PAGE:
Now that Teflon has gained a bad reputation, it seems like ceramic cookware is here to take its place.
Manufacturers of ceramic or ceramic coated cookware say they are super safe and include no harmful chemicals or heavy metals.
But are they really?
In this guide, we will discuss all the things you need to know about ceramic cookware safety.
- 1 What is Ceramic Coated Cookware?
- 2 Application Process of Non-Stick Ceramic Cookware
- 3 History of Cookware
- 4 Benefits of Ceramic Cookware
- 5 Cons
- 6 What Exactly are PTFE and PFOA?
- 7 PFOA In Non-Stick Cookware
- 8 Ceramic Cookware and PTFE and PFOA
- 9 Heat Resistance on Ceramic Cookware
- 10 Expert Tips on Ceramic Cookware Safety
- 11 Bottom Line
What is Ceramic Coated Cookware?
Ceramic is made of clay that is baked and hardened by a fire, and basically has the same attributes as sand and stone.
When we talk about ceramic cookware, we either mean 100% ceramic-made cookware or ceramic-coated metal cookware.
Pure ceramic cookware is a very safe choice, but you must be careful when you are handling it as it cannot withstand a lot of impact and can get easily damaged.
This cookware is highly recommended since it does not contain any sort of heavy metals.
Ceramic-coated cookware, on the other hand, is not only made from ceramic or clay.
Instead, the cookware is mostly made of metal and a glaze of slick ceramic is applied to the metallic surface, to make your pan or pot non-stick.
Since the non-stick ceramic coating is made from a mixture of silicon, oxygen, and inorganic material, it does not contain any carbon, which makes it more environmental-friendly and safe.
Additionally, the glaze of ceramic prevents the underlying metal from leaching into the food, making it a safe cookware option.
Application Process of Non-Stick Ceramic Cookware
Typically, most non-stick ceramic coatings are applied by using Sol-gel.
Sol-gel is a process that converts inorganic liquid solution into a gel, which is then applied to a metal cookware, either by dipping the cookware into the gel or by spraying it with the gel in a layer.
The cookware then undergoes a high-temperature curing process that solidifies and ensures that the gel adheres to the metal.
History of Cookware
Before we dive into the world of ceramic cookware, let us take a look at the history of some of the other most commonly used cookware material.
Aluminum is the most popular cookware material in both home kitchens and professional kitchens.
Aluminum has been around for a very long time because it heats evenly, does not corrode, and is quite affordable to buy.
The older generation still prefers aluminum over any other type of cookware material.
In the 1960s, though, health and safety concerns begin to arise in association with aluminum usage after deposits of it was found in the brains of Alzheimer’s patients.
This gave ground to the suspicion that aluminum causes Alzheimer’s disease and the material was leached into the food while cooking.
However, there has been no confirmed research that aluminum is associated with the neurodegenerative disease.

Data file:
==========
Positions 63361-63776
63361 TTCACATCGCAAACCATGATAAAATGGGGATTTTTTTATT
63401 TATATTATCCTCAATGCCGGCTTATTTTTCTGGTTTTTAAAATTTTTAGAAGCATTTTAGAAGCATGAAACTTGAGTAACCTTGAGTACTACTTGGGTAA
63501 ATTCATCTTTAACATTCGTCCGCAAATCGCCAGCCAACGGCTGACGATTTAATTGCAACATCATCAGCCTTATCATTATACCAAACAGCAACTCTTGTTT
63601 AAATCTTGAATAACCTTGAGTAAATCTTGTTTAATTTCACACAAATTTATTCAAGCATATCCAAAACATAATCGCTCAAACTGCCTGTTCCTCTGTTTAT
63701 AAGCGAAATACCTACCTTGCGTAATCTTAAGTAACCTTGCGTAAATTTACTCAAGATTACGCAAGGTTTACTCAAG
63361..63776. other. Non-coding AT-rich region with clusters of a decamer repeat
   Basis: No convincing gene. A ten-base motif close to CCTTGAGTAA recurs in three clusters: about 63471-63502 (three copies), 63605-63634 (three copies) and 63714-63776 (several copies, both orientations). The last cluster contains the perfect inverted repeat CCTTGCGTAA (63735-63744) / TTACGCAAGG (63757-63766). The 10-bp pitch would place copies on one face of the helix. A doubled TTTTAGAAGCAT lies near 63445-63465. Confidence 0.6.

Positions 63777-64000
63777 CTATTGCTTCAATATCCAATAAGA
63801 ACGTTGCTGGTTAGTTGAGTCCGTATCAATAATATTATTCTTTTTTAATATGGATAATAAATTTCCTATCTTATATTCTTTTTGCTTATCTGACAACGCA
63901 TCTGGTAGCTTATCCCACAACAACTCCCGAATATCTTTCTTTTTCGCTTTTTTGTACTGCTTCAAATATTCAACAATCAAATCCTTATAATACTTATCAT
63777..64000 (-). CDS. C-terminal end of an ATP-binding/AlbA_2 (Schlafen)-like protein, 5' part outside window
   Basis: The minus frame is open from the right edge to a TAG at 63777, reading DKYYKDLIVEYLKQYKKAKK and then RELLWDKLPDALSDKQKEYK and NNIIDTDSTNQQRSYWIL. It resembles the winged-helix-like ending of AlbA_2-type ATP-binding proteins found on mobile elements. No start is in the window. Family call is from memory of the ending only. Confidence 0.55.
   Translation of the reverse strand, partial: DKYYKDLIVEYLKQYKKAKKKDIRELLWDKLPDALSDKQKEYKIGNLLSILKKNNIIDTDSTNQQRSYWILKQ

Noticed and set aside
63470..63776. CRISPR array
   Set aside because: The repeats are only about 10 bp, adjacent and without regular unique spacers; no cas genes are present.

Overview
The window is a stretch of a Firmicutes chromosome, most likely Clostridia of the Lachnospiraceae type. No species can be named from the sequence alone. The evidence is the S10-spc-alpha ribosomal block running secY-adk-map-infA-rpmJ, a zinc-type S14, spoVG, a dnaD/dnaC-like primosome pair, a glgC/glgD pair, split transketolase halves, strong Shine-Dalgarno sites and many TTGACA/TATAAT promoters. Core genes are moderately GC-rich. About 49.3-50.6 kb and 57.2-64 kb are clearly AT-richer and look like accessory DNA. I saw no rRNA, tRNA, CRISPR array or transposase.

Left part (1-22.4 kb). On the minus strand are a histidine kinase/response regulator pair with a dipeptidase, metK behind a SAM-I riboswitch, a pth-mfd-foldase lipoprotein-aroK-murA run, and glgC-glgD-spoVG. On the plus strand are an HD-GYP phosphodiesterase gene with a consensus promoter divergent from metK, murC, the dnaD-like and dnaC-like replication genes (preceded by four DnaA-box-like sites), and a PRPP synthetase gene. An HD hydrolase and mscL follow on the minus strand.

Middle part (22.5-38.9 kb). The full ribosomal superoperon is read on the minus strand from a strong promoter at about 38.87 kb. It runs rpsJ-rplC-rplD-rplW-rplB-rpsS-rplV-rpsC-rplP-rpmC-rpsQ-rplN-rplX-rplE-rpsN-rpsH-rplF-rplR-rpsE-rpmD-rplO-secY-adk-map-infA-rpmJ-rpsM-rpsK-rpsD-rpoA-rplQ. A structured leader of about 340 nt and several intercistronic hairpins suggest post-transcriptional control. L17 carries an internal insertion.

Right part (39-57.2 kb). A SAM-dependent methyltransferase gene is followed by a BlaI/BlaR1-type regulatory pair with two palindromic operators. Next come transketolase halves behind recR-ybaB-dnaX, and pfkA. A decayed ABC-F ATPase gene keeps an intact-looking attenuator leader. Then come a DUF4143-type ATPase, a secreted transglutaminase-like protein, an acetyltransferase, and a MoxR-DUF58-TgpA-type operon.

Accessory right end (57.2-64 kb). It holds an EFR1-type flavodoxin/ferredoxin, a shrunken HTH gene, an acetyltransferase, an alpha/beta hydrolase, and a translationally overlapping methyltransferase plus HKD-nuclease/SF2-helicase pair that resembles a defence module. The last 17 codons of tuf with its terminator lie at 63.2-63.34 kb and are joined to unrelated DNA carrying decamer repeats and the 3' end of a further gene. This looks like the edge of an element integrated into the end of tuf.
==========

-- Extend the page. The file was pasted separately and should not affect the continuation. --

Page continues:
Still, many people believed the rumors and as such other alternative cookware, which was deemed “safer,” emerged in the market.
This included stainless steel, glass, iron, ceramic and porcelain.
Glass Ceramic Cookware
Glass ceramic cookware is a hybrid of ceramic and glass and is made with a blend of sand, limestone, ash, and a few other substances that are all-natural and safe for use.
The material also contains traces of sulfur, silicon, and sodium.
Today glass ceramic cookware has been designed in a way that all materials are sealed in and there I no danger of them reacting with the heat and leaching into the food, making it safe to eat.
Moreover, the process of making glass ceramic cookware involves crystallization, which makes cookware even more durable and safer.
Enameled Porcelain Cookware
Enamel is a type of glass.
Enameled porcelain cookware contains similar material as glass ceramic cookware, though, it also contain kaolinite, a substance used to make porcelain.
This type of cookware comes in glazed and unglazed form.
The manufacturing process involves melting porcelain into another material like aluminum or stainless steel.
This means porcelain only serves as a coating. Enameled porcelain cookware are very safe to use; however, you need to be careful that you do not crack the porcelain coating, as it can leach into your food.
In 1938, DuPont invented Teflon and registered it in 1944.
The material was designed to be non-stick and was a seemingly perfect solution for people who complained about their food sticking and burning to the base of metal pots and pans.
By 1951, Teflon was being used commercially by the baking industry to make breads and cookies; however, once it was discovered that the overheated substance emitted toxic gasses, DuPont did not market it to the public.
Then in 1954, a French engineer further transformed Teflon and by 1956, Teflon cookware was introduced that was marketed to consumers.
However, the questions still remain: how safe is Teflon?
Benefits of Ceramic Cookware